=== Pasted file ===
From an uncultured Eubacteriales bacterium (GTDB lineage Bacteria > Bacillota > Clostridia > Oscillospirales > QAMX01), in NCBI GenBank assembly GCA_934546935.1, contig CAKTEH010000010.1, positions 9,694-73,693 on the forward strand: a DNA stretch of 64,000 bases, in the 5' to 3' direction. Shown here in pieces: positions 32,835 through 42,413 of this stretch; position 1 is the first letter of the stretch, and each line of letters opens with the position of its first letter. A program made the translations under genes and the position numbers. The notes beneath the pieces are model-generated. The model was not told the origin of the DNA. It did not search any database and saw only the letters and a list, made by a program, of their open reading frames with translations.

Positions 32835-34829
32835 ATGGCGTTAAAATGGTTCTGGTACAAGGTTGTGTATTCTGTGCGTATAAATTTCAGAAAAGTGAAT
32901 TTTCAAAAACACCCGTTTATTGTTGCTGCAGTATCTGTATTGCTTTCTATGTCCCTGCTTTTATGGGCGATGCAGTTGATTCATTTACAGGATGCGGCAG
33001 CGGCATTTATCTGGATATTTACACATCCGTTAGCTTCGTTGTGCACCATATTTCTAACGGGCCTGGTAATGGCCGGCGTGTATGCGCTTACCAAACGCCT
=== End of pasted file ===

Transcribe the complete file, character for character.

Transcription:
From an uncultured Eubacteriales bacterium (GTDB lineage Bacteria > Bacillota > Clostridia > Oscillospirales > QAMX01), in NCBI GenBank assembly GCA_934546935.1, contig CAKTEH010000010.1, positions 9,694-73,693 on the forward strand: a DNA stretch of 64,000 bases, in the 5' to 3' direction. Shown here in pieces: positions 32,835 through 42,413 of this stretch; position 1 is the first letter of the stretch, and each line of letters opens with the position of its first letter. A program made the translations under genes and the position numbers. The notes beneath the pieces are model-generated. The model was not told the origin of the DNA. It did not search any database and saw only the letters and a list, made by a program, of their open reading frames with translations.

Positions 32835-34829
32835 ATGGCGTTAAAATGGTTCTGGTACAAGGTTGTGTATTCTGTGCGTATAAATTTCAGAAAAGTGAAT
32901 TTTCAAAAACACCCGTTTATTGTTGCTGCAGTATCTGTATTGCTTTCTATGTCCCTGCTTTTATGGGCGATGCAGTTGATTCATTTACAGGATGCGGCAG
33001 CGGCATTTATCTGGATATTTACACATCCGTTAGCTTCGTTGTGCACCATATTTCTAACGGGCCTGGTAATGGCCGGCGTGTATGCGCTTACCAAACGCCT